Another viral video of 2012 was certainly topical with the release of Skyfall. A great concept coupled with a twist on an iconic tune and the feel good factor of the Bond franchise, made this an obvious choice for Coca-Cola!
On that note you have the masters of advertising who I like to refer to as the trickster, pulling off a charade with subliminal advertising. This video was released a few months ago but re-surfaced the same week of the Boston Marathon tragedy so it had instant share appeal with everyones’ mood being somewhat somber and in need of a lift. I shared it on my facebook status then I watched it again as the likes soared on my post. Only then did I realize that the video was very likely put together by the most recognized brand in the world, Coca-Cola. The funny part is that I once worked for Coca-Cola for several years and I didn’t catch it straight away. Watch the video and see what you think! It’s a conspiracy, but I’m feeling Coca-Cola made it.
So when planning a viral video, try to use a few of these elements but realistically, it takes a whole bunch of luck, somewhat like winning the lottery! Bonne Chance!
Advertising in 2013 is certainly an interesting time. With online content and constant changes to the formats of social networks to allow for better advertising opportunities for business, we’re in an ever-evolving environment. However one thing that’s remained constant in recent years is the success of a viral video on a brand.
For the past two years, my phone has been ringing daily with the request “I want a viral video”! And for those of you in advertising I’m sure you hear my pain. To the tune “we want eyeballs” and believe me, we want to create a genius masterpiece that fits that bill also! And we’re not alone. So what are the successful key ingredients that take what maybe an everyday video to suddenly turn viral?
First I’d like to clarify. What exactly is a viral video?
In short it’s a video that becomes popular online without having any traditional advertising to support it. Viral videos live online and are shared via social networks and email.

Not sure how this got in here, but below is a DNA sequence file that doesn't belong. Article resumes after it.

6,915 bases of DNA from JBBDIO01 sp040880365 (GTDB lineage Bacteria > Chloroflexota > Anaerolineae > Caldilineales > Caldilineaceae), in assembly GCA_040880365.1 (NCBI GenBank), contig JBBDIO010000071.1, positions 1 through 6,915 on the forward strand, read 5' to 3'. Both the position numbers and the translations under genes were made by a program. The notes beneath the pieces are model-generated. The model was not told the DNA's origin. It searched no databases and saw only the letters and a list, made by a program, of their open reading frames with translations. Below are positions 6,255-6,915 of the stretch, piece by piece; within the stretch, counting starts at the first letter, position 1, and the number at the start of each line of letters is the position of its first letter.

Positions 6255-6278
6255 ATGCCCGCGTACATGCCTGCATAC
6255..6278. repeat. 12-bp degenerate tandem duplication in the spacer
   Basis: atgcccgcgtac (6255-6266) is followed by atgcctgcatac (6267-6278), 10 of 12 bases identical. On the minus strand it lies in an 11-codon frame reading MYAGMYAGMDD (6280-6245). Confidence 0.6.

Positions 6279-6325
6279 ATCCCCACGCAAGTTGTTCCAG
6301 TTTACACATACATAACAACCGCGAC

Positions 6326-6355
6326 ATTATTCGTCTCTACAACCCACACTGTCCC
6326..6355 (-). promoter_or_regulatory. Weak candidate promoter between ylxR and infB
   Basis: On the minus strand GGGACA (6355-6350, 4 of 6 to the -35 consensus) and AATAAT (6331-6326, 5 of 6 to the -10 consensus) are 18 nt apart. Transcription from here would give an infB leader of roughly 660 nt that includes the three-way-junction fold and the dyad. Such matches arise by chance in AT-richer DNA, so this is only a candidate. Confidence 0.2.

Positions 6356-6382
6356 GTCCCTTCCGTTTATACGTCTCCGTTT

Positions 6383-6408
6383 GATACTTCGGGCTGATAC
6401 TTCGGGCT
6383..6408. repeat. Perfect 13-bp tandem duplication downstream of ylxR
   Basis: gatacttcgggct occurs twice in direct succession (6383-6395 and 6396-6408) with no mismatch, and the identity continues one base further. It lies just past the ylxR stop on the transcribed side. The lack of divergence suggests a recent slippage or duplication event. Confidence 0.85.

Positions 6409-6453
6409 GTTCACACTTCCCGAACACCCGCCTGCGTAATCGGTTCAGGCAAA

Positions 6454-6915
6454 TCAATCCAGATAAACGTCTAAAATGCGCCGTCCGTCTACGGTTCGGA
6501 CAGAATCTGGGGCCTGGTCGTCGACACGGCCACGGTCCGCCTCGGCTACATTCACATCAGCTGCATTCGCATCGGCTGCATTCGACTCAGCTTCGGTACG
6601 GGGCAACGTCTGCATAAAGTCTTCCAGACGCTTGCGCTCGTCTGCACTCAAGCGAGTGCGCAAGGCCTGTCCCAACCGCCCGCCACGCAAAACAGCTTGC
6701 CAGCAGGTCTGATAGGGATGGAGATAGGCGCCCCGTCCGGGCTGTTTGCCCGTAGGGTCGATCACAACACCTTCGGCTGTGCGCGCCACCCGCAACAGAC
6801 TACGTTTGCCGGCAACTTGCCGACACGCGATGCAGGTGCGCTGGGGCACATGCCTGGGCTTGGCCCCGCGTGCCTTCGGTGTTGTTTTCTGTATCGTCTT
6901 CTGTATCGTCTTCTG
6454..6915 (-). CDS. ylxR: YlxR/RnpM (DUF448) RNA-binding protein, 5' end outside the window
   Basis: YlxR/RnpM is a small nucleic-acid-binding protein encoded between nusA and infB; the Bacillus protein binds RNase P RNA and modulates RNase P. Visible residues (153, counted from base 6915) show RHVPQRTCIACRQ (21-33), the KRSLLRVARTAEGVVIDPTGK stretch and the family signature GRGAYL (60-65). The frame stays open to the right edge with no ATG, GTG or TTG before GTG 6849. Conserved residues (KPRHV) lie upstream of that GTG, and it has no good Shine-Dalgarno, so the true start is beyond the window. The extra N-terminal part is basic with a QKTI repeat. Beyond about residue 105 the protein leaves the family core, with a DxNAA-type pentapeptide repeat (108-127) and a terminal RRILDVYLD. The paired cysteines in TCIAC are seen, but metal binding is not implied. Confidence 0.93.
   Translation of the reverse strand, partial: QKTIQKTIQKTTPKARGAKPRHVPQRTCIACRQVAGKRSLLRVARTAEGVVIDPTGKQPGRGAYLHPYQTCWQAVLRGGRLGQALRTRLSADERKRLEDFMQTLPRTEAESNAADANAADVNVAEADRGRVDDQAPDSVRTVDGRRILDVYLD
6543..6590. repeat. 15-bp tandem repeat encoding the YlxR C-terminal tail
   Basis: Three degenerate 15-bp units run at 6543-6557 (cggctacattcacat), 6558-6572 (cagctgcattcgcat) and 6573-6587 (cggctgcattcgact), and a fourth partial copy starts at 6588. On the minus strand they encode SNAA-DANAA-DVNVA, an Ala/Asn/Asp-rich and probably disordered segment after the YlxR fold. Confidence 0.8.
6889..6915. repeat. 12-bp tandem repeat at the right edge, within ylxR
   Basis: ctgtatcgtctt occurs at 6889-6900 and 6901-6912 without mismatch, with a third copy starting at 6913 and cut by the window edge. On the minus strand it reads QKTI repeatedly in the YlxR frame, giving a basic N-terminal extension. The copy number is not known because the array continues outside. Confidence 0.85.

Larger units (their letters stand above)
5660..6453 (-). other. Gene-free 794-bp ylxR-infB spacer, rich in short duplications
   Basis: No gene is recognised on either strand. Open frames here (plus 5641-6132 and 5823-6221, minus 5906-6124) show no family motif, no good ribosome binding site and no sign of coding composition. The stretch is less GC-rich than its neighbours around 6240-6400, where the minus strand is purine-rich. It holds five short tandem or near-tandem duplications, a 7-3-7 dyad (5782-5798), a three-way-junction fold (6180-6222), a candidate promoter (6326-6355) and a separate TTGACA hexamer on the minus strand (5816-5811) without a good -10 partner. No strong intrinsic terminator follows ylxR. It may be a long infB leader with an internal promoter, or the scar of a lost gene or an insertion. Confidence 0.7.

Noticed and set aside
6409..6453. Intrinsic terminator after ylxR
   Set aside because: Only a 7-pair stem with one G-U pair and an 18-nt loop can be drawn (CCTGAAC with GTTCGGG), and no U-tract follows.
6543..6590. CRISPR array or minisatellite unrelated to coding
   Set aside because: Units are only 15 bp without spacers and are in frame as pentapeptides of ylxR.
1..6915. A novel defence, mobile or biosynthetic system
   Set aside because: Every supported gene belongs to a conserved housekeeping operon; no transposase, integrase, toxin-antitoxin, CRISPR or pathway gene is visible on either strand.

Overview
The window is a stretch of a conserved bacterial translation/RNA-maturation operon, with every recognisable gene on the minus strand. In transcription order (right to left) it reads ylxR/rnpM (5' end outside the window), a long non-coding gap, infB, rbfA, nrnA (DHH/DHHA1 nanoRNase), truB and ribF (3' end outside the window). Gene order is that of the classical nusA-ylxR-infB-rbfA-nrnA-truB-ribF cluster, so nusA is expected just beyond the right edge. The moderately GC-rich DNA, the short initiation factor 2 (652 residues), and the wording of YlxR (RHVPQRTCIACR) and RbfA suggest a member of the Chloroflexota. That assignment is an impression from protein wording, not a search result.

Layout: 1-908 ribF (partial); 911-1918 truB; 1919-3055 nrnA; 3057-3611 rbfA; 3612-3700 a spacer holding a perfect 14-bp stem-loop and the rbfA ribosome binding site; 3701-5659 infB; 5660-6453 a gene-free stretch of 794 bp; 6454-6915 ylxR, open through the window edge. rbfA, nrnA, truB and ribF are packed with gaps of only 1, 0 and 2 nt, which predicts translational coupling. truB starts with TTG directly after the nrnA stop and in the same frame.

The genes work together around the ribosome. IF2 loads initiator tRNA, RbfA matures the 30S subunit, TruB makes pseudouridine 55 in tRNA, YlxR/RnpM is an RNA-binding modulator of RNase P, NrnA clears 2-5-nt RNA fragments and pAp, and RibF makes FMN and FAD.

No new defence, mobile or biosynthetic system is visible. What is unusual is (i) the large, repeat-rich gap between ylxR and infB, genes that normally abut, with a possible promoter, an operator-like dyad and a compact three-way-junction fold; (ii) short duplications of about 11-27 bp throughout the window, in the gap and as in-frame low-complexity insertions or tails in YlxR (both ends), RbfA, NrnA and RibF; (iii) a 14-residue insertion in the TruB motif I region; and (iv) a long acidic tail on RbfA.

There are two types of viral video in my world, those that were planned (usually for brands and businesses), and those that were born as happy accidents with no advertising goal in mind. Such like the sweet video of the two brothers “Charlie bit my finger!”
So my phone has rang, and we’re challenged with pulling off a ‘viral’ video for the client. As the creative shop, we need to provide a killer concept that not only sounds good to the client but ultimately will send their brand into the social media stratosphere and become an overnight success.
All sounds so simple however there’s usually one problem, the nervous client! Getting buy-in on concepts is the biggest challenge for ALL creatives’ in ALL ad agencies. With brand reputations on the line, many clients are nervous to agree to anything out of left field, and so your pitch to them is key. Client trust is everything and the folks over at DraftFCB Chicago certainly know a thing or two about that. The latest video to go viral is a risqué but hilarious ad for Kmart.
Utilizing a clever scriptwriter‘s talents, the play on words is a winner all the way. Getting the buy-in on that concept was huge and hats off to the Kmart execs for putting their trust in those creative genius at DRaftFCB. An approach that paid off for KMART big time.
Stay tuned next week for Part 2: So what are the top 5 commonalities for viral videos?
Branding is an interesting monster. Naming your company nowadays can come down to which domain names or social media handles are available. And when designing your logo, intense focus groups can wildly change what your finished image will look like (for good reason).